Juneteenth — Celebrating Black Resistance & Dreams of Freedom

We honor Juneteenth—the celebration of the end of chattel slavery in the United States—by envisioning a world freer than the one in which we currently live. Each year since the June 19, 1865 reading of the Emancipation Proclamation to Black people in Galveston, Texas, Black people have celebrated the ongoing fight for freedom. 155 years later, Juneteenth comes during a national uprising against anti-Black racism. Broad coalitions all over the world are standing up for the abolition of our unjust prison and policing systems and our life-depleting institutions and ideologies.

The Center for Constitutional Rights marks this extraordinary moment of protest and hope with a week of art, culture, and commemoration centering Black voices and demands for justice, accountability, and freedom. The ratification of the 13th Amendment in December 1865 did not abolish all slavery in the United States, and instead explicitly permitted slavery in prisons. Today, the prison-industrial complex and the epidemic of policing and caging Black and brown bodies serve as the current manifestation of global anti-Blackness. Our Juneteenth week includes the release of our Juneteenth statement; discussions of prison abolition and visions of a world without cages; a showing of The Black Power Mixtape 1967-1975 as part of our Freedom Flicks series; and a joyous musical celebration of Black Liberation on Instagram Live. On Juneteenth itself we will join Rise St. James for a commemoration of the lives of enslaved people buried in Louisiana at a gravesite threatened by the construction of a Formosa Plastics factory. In solidarity with freedom fighters everywhere, the Center for Constitutional Rights engages in the liberation struggle with joy, honesty, and love.

The Black Freedom Struggle Continues

This moment of both protests against police violence and the novel coronavirus demands us to commit to rejecting all harmful value systems, ideologies, and institutions that serve to uphold an immoral hierarchy of human life.

The prison-industrial complex serves as the current manifestation of anti-Blackness globally: in the spirit of slavery abolitionists and the ongoing Black freedom struggle, we hereby commit institutionally to its abolition.

Oshun Imagery 6/5/20 by Amir Khadar
This is a depiction of Oshun/a divine being lighting up a precinct and sending love/nourishment to the girls.
Instagram: @Amir.Khadar

Amir Khadar is young West African multidisciplinary artist from Minneapolis, Minnesota whose main mediums are poetry, fibers, and digital art/design. Afrofuturism, beauty, hair, and spirituality are common cites for exploration within their work.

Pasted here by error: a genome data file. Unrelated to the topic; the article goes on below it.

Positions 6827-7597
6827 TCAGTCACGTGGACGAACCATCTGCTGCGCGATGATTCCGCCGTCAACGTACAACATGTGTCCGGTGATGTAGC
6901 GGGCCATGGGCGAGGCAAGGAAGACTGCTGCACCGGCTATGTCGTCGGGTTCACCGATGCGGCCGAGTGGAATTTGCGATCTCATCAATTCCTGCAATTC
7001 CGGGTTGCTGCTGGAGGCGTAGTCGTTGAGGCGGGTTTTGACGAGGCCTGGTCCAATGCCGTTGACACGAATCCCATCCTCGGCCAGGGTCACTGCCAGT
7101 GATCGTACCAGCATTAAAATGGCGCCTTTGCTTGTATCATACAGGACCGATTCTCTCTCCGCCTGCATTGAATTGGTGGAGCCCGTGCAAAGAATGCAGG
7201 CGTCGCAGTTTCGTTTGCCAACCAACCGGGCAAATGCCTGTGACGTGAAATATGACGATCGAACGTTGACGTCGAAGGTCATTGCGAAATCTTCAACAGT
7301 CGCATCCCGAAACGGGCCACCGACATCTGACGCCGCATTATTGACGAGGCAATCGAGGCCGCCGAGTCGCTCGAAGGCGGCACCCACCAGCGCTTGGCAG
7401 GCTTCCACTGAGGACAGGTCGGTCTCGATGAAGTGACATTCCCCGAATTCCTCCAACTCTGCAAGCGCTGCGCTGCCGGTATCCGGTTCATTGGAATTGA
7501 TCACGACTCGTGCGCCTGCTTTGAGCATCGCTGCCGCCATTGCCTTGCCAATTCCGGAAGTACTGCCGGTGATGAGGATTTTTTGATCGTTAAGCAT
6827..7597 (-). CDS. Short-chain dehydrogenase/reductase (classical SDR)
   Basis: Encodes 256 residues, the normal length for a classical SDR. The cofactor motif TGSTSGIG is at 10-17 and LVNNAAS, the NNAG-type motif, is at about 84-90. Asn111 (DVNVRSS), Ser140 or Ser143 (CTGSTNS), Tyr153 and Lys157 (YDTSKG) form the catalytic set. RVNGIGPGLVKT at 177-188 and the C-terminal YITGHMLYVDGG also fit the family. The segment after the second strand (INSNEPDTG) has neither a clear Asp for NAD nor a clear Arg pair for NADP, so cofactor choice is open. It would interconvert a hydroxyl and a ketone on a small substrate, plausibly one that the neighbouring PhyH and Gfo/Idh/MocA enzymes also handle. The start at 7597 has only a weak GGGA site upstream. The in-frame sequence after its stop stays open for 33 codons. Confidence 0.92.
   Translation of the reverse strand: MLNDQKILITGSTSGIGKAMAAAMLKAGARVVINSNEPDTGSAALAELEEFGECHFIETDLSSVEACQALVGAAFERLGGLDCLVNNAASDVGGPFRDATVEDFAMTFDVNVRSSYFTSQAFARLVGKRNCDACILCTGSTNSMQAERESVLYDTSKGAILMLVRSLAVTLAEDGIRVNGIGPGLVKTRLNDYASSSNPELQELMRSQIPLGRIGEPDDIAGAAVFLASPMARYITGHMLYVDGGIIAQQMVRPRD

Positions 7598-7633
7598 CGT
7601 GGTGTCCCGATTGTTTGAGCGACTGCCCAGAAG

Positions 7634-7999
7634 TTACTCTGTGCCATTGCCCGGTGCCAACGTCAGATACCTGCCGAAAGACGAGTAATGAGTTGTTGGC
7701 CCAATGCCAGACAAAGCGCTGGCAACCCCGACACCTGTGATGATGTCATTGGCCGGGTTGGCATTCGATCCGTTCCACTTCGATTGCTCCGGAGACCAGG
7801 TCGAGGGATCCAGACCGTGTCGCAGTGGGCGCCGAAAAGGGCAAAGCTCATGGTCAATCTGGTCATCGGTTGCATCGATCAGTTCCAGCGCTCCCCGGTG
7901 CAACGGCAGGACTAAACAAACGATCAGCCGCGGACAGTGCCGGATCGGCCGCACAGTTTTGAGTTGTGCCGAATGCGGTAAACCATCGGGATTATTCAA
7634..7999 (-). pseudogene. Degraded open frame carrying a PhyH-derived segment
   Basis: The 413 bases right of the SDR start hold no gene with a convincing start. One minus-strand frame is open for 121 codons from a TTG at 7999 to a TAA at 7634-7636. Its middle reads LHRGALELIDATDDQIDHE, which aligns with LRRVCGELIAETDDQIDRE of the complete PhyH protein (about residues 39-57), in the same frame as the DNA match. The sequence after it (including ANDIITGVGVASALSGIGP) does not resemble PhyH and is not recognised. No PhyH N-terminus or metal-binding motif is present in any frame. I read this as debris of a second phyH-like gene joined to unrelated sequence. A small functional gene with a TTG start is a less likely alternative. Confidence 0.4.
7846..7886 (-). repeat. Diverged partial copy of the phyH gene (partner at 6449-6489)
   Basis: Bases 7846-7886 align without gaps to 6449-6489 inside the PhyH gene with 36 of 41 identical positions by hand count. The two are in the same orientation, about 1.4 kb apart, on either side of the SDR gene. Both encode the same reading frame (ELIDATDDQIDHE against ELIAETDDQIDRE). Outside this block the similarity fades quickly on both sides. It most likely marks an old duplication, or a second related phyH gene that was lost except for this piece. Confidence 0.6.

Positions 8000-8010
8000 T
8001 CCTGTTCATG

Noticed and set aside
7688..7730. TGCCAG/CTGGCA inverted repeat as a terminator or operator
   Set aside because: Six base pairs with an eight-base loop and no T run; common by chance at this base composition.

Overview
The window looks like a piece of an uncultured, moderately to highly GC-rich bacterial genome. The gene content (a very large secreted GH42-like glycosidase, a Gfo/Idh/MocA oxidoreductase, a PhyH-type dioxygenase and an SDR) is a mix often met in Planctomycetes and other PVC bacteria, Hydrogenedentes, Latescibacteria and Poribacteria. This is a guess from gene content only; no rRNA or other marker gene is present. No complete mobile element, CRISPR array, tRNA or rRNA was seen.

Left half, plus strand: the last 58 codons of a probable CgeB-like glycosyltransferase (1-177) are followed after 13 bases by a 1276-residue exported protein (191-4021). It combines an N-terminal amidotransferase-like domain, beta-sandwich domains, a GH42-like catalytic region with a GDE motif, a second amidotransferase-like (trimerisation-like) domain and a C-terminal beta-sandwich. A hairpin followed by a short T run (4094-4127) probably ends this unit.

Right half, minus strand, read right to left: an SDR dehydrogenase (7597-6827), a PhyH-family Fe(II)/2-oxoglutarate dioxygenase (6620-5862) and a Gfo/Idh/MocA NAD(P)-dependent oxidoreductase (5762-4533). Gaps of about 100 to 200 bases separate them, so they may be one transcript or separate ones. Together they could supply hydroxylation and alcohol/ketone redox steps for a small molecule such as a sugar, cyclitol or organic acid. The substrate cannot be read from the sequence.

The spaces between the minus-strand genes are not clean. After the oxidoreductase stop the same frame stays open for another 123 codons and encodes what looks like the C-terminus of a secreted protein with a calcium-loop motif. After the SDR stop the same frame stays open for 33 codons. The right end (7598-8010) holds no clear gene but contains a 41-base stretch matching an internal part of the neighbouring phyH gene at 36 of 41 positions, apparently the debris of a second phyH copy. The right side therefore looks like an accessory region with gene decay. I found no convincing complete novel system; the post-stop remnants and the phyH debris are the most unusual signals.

At the Center for Constitutional Rights, we believe in the transformative power of art and culture, and this Juneteenth we center Black voices and art to highlight the continued struggle for Black Freedom. We believe this piece of art by Amir Khadar so aptly captures the moment of Black resistance, resilience, and joy.


Black Leaders Call on Gov. Edwards to Support RISE St. James

Prominent Black leaders signed onto a letter joining RISE St. James’ call to end the Formosa Plastics project and for a moratorium on all new petrochemical facilities and expansions of existing facilities.


The Activist Files: Abolition & Organizing in the time of COVID-19

In this conversation, the last of a four-part series of blogs about the movement response to COVID-19, Samah Mcgona Sisay and Center for Constitutional Rights Advocacy Associate maya finoh discuss their personal definitions of abolition; the ways in which prison abolitionists are using this particular moment to amplify their dreams of a world without cages; how prisons, policing, and surveillance serve as threats to the public health of low-income communities; and the unique experiences of Black immigrants, trans women, and survivors of domestic/sexual violence in the U.S. criminal legal system. Check out the rest of maya's series.

Check back on Tuesday to listen to the episode


La MaMa LiveTalks: The Struggle for Black Freedom

We are proud to partner with CultureHub and La MaMa as part of La Mama LiveTalks, conversations with artists, activists and thought leaders from around the country and around the world who join in discussions about art and life in times of crisis. Our Executive Director Vincent Warren will join the virtual panel with FIERCE Executive Director Mustafa Sullivan and documentary photographer Laylah Amatullah Barrayn.


The Black Power Mixtape 1967–1975: A Freedom Flicks Event

Join us in watching The Black Power Mixtape 1967–1975 as part of our Freedom Flicks series. Through archival footage and interviews with contemporary artists and activists, this powerful documentary examines years of the Black Power Movement and its leaders. While watching, join us in a community conversation on the legacy of the movement and the fight for Black liberation today.

The film is screening for free on Amazon or Apple TV. It can also be rented or purchased on Google play and Youtube. We’ll be sharing prompts of discussion starting at 6:30 pm EST.


Juneteenth Observance in Louisiana

Join Rise St. James and Louisiana Bucket Brigade for a Juneteenth Observance honoring the lives of enslaved people buried on a site under threat from Formosa Plastics. The Live event will start at 12 pm EST.

Celebration: Juneteenth Jubilee

Join us for an Instagram Live party celebrating Black Liberation. From 1-4pm ET, we’ll be amplifying three different Black femme DJs: MUSE(O)FIRE, Rimarkable, and Problematic Black Hottie. Tune in to hear good music and learn more about the history of Juneteenth on its 155th anniversary!

Last modified 

June 17, 2020